Privacy was not necessarily on the top of my list of priorities until curating The Dissidents, the Displaced, and the Outliers. As a matter of fact, when asked to curate a show about privacy and surveillance in relationship to housing security in the Bay Area, I felt a serious challenge. But it was a welcome challenge and one that opened up tremendous conversation with writers, thinkers, artists, and activists.
As a part of the public programming for the Bay Area Society for Art & Activism, we planned a digital privacy workshop for the community. Our friends at the Electronic Frontier Foundation and Liberating Ourselves Locally (LOL) Makerspace were kind enough to come out to Random Parts gallery on a Saturday afternoon and share knowledge about privacy and surveillance. From threat models to encryption, the workshop covered how we can better protect our data and from whom. Even for skeptics who might believe 1) “I don’t do anything that needs to be hidden” or 2) “The government is going to collect my information anyway,” you may want to think again. EFF team member and activist Nadia Kayyali used the term “privacy nihilism” to describe the point at which we start to believe that our personal information and behavior are not valuable.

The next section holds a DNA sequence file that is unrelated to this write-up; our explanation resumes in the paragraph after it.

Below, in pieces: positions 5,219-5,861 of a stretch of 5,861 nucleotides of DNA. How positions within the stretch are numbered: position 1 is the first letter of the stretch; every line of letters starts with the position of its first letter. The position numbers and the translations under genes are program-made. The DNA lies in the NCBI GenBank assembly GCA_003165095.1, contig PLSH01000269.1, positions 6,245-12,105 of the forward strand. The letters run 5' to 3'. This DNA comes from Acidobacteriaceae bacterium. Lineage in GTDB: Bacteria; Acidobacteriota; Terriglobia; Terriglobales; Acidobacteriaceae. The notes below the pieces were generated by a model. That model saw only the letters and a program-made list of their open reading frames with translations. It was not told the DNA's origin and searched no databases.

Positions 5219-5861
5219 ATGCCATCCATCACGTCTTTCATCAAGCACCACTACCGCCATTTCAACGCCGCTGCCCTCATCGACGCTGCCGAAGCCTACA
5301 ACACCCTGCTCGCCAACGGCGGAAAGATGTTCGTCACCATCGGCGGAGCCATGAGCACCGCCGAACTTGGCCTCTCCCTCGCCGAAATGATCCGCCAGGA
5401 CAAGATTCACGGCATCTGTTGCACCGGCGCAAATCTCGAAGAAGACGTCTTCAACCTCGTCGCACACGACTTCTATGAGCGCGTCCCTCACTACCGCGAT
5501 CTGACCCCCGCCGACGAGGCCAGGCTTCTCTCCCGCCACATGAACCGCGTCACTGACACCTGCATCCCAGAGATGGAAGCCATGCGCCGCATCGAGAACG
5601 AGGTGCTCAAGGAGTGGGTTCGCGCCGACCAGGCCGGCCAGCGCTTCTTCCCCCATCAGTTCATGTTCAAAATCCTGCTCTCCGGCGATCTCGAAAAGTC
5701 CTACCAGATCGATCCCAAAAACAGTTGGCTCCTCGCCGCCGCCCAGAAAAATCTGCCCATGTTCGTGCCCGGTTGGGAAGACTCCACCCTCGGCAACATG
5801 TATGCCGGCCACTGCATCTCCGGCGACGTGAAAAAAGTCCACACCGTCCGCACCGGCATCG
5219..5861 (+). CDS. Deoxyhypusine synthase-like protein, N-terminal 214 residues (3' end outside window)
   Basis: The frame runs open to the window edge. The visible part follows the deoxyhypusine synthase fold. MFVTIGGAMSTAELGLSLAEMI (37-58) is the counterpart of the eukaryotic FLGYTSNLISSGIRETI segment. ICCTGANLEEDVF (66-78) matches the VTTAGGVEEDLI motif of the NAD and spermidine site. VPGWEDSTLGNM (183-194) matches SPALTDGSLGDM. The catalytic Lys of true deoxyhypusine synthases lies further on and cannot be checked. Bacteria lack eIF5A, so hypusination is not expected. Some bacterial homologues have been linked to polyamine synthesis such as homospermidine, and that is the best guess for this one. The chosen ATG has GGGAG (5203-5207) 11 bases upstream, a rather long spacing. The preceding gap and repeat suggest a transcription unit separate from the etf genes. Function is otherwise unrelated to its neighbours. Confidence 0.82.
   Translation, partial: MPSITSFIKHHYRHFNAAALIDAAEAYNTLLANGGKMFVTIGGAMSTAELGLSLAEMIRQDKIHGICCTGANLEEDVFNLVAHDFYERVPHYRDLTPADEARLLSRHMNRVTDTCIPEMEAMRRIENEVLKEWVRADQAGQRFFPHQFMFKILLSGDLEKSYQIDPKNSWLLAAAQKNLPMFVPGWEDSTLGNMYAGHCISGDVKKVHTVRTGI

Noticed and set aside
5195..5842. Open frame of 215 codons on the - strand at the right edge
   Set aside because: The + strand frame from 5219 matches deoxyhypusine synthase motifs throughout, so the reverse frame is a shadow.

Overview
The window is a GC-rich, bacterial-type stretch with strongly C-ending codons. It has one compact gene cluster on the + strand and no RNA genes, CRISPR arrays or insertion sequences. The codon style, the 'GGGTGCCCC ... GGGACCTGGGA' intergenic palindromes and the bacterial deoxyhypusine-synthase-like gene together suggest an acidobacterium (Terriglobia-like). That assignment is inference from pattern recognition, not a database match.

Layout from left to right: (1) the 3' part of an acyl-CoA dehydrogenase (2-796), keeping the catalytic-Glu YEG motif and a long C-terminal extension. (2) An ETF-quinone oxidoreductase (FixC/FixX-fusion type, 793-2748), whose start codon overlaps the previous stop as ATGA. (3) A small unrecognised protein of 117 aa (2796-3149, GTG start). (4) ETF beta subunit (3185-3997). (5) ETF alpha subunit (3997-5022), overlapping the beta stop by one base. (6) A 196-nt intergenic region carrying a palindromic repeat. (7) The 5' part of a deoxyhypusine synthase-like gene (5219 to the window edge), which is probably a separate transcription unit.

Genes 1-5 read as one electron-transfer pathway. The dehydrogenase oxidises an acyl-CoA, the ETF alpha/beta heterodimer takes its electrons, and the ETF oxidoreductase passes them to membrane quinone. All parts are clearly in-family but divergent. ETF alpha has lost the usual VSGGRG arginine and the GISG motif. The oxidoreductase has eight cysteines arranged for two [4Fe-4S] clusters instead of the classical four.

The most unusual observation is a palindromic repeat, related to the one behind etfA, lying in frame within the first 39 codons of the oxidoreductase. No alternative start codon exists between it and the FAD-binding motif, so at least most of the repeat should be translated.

Some of the links below provide more information regarding privacy and surveillance. Please peruse and feel free to contact firstname.lastname@example.org with any additional questions.
- DO NOT re-use passwords
- CHANGE passwords every three-six months
- ENABLE two-factor authentication
- CREATE secure password/passphrase with 6 distinct elements
- Use a password manager, such as Keepassx
- Private search engine options include: Startpage and Duck Duck Go
- Virtual Private Network (VPN) like: Mulled and Avast
- EFF project Privacy Badger, which is a browser add-on that blocks spying ads and invisible trackers
- Off the Record (OTR) Messaging
- EFF Surveillance Self-Defense
- Email Self-Defense
- The Enigmail Project
- Article, Which Students Get to Have Privacy? by Danah Boyd
- Article, Criminal Suspects Challenge Legality of Warrantless Cellphone Tracking by Ali Winston